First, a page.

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[How do you present to the Finals judge?]

The most important thing is to be prepared to make the finals. Make sure you have plenty of garnish for a freshening of the smoker decorations, enough place settings for four, and your table and site can accommodate the logistics of moving four bodies around your presentation. The most basic way to approach Finals is take your preliminary judging routine and multiply it by four. If you have enough team members for presentation during preliminary rounds, have three team members 'trail' the preliminary judge, in effect taking up the same area as four judges. This can really be a great help in finding snafus in your layout and presentation. Make sure your uniforms, utensils and everything is absolutely perfect. Finals judging allows decimal scoring in all categories, and their job is to be ultra picky on the details.

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[If we make finals in more than one category, should we change our presentation?]

Besides the obvious changes in dialog shifting to talking about the specific entry, never ever deviate from your presentation. Do not skip talking about your smoker, or the cute story you already told, even if you make finals in all three. Do not say, "Let's skip the introductions" and statements like that. It will cost you in presentation scoring! The more exact your presentation is, the better the judges like it, especially when trying to decide a Grand Champion.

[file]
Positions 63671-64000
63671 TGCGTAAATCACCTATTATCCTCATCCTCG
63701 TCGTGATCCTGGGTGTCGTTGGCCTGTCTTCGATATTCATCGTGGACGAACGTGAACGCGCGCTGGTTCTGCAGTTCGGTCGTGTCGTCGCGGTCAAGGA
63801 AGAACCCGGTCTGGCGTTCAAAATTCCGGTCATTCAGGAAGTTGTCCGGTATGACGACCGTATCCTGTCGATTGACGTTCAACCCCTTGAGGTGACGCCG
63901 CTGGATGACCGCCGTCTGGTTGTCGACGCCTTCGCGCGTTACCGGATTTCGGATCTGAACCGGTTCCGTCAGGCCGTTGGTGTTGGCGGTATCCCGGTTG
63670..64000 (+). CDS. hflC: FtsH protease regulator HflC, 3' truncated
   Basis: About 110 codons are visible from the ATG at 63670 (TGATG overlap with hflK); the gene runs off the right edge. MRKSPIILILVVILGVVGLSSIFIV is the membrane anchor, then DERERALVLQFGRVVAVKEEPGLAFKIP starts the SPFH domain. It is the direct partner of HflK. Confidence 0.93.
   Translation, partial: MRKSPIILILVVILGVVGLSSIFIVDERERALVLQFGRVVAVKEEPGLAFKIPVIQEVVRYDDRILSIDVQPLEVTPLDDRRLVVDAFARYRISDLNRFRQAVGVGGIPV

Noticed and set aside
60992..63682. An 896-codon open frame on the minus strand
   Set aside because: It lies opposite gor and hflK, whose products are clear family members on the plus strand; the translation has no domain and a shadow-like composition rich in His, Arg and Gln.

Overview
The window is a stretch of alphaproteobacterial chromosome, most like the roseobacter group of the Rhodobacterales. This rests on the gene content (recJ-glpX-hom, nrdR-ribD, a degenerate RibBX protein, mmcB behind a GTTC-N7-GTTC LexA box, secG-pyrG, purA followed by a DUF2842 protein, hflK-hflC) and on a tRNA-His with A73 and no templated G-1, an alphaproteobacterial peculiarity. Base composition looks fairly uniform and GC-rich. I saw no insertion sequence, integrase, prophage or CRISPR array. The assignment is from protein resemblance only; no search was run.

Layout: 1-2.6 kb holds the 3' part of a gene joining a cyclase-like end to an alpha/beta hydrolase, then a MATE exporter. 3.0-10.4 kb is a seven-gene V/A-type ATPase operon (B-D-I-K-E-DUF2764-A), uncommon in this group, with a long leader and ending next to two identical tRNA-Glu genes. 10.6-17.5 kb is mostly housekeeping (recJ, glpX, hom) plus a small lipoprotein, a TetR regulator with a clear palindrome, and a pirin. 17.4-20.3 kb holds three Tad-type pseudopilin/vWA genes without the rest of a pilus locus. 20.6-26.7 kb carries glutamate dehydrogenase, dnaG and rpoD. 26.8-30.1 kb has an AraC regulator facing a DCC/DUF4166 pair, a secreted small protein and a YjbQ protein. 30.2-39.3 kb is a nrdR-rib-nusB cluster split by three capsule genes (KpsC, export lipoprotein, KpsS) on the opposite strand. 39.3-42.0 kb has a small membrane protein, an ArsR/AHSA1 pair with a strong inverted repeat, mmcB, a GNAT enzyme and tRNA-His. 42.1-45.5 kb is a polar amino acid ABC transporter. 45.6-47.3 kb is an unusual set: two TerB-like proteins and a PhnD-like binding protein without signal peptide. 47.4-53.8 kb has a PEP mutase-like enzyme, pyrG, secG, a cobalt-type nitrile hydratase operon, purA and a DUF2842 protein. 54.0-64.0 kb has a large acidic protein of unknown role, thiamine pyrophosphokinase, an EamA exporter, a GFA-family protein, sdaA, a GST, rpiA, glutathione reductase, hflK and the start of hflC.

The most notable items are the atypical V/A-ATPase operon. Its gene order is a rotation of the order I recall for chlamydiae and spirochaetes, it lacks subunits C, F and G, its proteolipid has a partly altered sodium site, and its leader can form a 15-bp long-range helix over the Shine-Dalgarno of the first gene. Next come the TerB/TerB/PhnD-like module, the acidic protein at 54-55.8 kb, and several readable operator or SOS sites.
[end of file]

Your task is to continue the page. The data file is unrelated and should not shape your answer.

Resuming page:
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[How is the Grand Champion determined in a MIM event?]

Once the last team (almost always ribs) is sampled, the Finals Judges mark their scorecard, and turn them into the MIM Judges Official, for entry into the computer. The Top Scores in each category are awarded First place in their category. The descending scores are awarded Second and Third place, respectively. The overall entry with the top score is declared the Grand Champion.

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[What do we expect to win if we are awarded the Grand Championship?]

Each contest usually posts the prize money on their mail outs or entry blanks for the contest. The grand Champion always receives an additional trophy or plaque, more cash over the first place money they have obviously won, and a Paid Entry into the following year's Memphis In May International Barbecue Cooking Contest, MIM's equivalent of a World Championship. It actually pays for a 20' x 20' space, and the team has the option of upgrading to a lager size, by paying extra.

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[What is a Pass Down?]